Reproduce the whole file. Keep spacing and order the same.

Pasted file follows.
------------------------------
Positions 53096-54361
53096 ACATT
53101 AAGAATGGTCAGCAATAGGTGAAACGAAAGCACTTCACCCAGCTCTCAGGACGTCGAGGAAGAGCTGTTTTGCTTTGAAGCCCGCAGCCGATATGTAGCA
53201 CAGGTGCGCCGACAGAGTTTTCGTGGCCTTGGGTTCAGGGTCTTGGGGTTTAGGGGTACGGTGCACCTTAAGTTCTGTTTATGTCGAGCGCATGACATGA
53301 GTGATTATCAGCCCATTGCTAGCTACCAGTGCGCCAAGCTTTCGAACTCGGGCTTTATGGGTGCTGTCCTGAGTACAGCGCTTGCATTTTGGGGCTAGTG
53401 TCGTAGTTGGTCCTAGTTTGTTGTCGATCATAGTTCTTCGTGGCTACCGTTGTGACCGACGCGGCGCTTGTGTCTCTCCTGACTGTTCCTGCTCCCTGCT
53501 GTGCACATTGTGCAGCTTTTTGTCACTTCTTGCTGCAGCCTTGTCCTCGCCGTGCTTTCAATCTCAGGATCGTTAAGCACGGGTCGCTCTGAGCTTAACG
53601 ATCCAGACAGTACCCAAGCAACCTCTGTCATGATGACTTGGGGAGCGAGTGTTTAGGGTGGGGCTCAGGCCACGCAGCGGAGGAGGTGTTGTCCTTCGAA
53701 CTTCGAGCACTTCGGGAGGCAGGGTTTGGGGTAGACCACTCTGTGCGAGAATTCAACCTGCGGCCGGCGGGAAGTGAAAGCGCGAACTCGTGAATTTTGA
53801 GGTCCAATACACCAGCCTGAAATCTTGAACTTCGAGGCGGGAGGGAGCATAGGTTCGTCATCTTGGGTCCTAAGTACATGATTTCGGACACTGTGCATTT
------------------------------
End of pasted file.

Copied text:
Positions 53096-54361
53096 ACATT
53101 AAGAATGGTCAGCAATAGGTGAAACGAAAGCACTTCACCCAGCTCTCAGGACGTCGAGGAAGAGCTGTTTTGCTTTGAAGCCCGCAGCCGATATGTAGCA
53201 CAGGTGCGCCGACAGAGTTTTCGTGGCCTTGGGTTCAGGGTCTTGGGGTTTAGGGGTACGGTGCACCTTAAGTTCTGTTTATGTCGAGCGCATGACATGA
53301 GTGATTATCAGCCCATTGCTAGCTACCAGTGCGCCAAGCTTTCGAACTCGGGCTTTATGGGTGCTGTCCTGAGTACAGCGCTTGCATTTTGGGGCTAGTG
53401 TCGTAGTTGGTCCTAGTTTGTTGTCGATCATAGTTCTTCGTGGCTACCGTTGTGACCGACGCGGCGCTTGTGTCTCTCCTGACTGTTCCTGCTCCCTGCT
53501 GTGCACATTGTGCAGCTTTTTGTCACTTCTTGCTGCAGCCTTGTCCTCGCCGTGCTTTCAATCTCAGGATCGTTAAGCACGGGTCGCTCTGAGCTTAACG
53601 ATCCAGACAGTACCCAAGCAACCTCTGTCATGATGACTTGGGGAGCGAGTGTTTAGGGTGGGGCTCAGGCCACGCAGCGGAGGAGGTGTTGTCCTTCGAA
53701 CTTCGAGCACTTCGGGAGGCAGGGTTTGGGGTAGACCACTCTGTGCGAGAATTCAACCTGCGGCCGGCGGGAAGTGAAAGCGCGAACTCGTGAATTTTGA
53801 GGTCCAATACACCAGCCTGAAATCTTGAACTTCGAGGCGGGAGGGAGCATAGGTTCGTCATCTTGGGTCCTAAGTACATGATTTCGGACACTGTGCATTT